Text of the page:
– Did the zipper come from the purse?
– How could it have been flatter?
– Can i suggest some better leather working tools? Handstitching would work a lot better and makes it easier on you
Do you think you’ll do this again, if so where will you source your materials? Overall, I think if the fabrication were a little cleaner and there was no zipper it would be a great design.
I think it was really creative to make it open both ways.
Do you think you will remake it with better materials?
I love the two-way design, I’d never seen before and it blew my mind!
Do you plan on making another attempt to create a wallet that more fits your vision?
I really like the two-way wallet! Did you intend to include the zipper from the purse in your original vision?
I thought that your project was very interesting! I did not know two-way wallets existed, and it was exciting to see the design process behind creating one. Additionally, I liked how the cross-straps on the left side of your photo are not only functional components of the opening system, but also work as a card holder!
Your report is well structured and has a nice flow to it. I enjoyed your use of photos to enhance your statements and demonstrate the design process as well. This made the report easy to follow and I liked seeing how this uniqe wallet was designed.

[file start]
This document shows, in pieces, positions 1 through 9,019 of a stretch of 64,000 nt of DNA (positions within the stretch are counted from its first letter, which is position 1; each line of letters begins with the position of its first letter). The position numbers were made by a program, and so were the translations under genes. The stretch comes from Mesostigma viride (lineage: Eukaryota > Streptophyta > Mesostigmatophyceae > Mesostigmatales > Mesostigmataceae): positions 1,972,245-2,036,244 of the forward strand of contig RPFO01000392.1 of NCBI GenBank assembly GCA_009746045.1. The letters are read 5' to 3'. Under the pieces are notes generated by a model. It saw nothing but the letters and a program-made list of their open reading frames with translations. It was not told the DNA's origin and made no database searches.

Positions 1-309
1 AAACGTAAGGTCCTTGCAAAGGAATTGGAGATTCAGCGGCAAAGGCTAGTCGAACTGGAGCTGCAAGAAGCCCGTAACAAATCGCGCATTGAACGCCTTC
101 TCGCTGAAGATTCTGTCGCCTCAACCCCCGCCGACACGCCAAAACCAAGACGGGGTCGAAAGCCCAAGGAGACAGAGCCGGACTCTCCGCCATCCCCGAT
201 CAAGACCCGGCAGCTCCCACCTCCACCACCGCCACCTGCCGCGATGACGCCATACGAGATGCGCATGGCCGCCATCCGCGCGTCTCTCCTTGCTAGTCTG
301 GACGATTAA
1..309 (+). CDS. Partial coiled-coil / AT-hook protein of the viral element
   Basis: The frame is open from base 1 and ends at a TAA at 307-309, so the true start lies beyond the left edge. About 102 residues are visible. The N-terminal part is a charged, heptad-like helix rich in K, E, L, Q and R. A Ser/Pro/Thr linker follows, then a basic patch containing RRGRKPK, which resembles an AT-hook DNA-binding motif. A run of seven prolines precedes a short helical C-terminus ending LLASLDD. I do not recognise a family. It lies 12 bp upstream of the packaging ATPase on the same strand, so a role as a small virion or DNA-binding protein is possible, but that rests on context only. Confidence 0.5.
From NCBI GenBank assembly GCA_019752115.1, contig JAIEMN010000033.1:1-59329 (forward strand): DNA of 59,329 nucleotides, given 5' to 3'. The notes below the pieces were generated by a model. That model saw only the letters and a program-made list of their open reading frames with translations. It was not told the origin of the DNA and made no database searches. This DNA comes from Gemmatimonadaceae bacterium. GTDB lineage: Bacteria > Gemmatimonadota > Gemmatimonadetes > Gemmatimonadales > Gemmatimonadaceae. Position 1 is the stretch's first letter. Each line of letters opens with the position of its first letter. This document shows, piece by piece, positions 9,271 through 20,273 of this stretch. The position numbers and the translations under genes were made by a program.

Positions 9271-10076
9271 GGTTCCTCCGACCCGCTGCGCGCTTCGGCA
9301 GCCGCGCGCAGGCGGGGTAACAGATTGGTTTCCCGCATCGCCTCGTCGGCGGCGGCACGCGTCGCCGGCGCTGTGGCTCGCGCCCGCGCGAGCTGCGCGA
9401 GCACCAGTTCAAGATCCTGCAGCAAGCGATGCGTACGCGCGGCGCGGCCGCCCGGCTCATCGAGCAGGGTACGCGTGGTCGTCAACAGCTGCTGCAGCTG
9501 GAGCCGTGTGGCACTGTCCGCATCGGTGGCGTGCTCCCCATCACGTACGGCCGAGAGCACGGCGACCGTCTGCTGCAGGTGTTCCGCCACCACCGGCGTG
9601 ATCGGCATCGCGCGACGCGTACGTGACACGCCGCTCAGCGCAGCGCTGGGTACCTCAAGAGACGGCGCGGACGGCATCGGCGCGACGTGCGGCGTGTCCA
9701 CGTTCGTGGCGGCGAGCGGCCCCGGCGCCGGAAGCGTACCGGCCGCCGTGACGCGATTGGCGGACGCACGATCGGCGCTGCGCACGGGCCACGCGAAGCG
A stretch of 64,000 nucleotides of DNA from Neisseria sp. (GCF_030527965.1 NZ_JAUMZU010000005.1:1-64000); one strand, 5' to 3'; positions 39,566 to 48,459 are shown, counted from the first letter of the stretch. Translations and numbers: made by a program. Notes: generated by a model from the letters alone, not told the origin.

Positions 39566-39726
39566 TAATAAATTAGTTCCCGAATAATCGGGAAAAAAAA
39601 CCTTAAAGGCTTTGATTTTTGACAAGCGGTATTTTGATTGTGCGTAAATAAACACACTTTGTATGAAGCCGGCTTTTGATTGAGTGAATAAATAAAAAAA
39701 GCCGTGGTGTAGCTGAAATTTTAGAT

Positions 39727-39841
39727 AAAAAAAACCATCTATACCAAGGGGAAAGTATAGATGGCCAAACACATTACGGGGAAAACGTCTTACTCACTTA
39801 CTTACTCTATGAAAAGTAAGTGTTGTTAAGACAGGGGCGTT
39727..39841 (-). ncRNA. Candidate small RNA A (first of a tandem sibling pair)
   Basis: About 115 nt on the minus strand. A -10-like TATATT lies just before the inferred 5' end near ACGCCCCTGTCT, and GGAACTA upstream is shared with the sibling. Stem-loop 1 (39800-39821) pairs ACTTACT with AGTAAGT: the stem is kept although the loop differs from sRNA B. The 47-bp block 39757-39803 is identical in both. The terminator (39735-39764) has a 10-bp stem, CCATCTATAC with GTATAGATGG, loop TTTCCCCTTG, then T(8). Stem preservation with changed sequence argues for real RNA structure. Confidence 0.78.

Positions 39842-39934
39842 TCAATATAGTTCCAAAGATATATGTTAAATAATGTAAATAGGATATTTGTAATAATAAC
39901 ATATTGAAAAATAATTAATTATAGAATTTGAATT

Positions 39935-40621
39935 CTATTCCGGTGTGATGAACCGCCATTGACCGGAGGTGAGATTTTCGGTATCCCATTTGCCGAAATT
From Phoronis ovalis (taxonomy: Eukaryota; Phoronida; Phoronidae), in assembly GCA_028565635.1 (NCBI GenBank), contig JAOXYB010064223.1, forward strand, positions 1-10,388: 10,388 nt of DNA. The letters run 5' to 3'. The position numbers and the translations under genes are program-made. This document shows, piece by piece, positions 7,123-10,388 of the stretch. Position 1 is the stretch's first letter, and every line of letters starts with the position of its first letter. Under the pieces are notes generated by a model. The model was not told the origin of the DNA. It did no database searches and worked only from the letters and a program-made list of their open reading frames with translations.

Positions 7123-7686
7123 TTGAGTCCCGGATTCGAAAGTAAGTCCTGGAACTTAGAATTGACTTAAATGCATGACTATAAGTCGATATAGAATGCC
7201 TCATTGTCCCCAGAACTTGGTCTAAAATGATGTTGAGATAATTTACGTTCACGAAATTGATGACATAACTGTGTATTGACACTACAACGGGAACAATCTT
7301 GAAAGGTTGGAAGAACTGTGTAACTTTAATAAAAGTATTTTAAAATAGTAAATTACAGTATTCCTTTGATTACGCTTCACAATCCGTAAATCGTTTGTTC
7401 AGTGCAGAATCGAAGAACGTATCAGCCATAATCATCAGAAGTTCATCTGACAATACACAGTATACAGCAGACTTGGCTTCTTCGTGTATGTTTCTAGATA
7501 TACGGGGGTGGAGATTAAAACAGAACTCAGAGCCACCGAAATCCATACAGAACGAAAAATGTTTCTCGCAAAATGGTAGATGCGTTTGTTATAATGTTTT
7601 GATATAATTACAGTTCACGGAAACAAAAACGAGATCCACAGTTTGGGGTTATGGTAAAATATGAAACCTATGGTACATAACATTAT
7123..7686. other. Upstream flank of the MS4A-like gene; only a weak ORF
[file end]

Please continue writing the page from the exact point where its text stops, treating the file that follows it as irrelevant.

In your report you mentioned that you did not like your stitch-work, do you plan to re-sew the seams in the future? If so I believe there are sewing classes in the Idea Forge that you could look into!
I thoroughly enjoyed reading about your project!
This is very interesting and well done I would say. The end product is functional which is astounding regarding that this is an upcycling project. I especially appreciated in your final report, the linear diagram describing the manufacturing process. The diagram is very clear and concise, especially once followed with further, more detailed instructions on how you created your product. Your documentation on the design of the project is also well laid out for the audience to understand. I think one area for improvement for your post would be to add a section on how you would improve this design in the future if you were to undertake this project again. I fully believe if you kept at this project again, you would produce an even better quality of wallet. Overall, this looks really good and again the quality of the wallet (Especially coming from a recycled purse) is amazing. Good Job!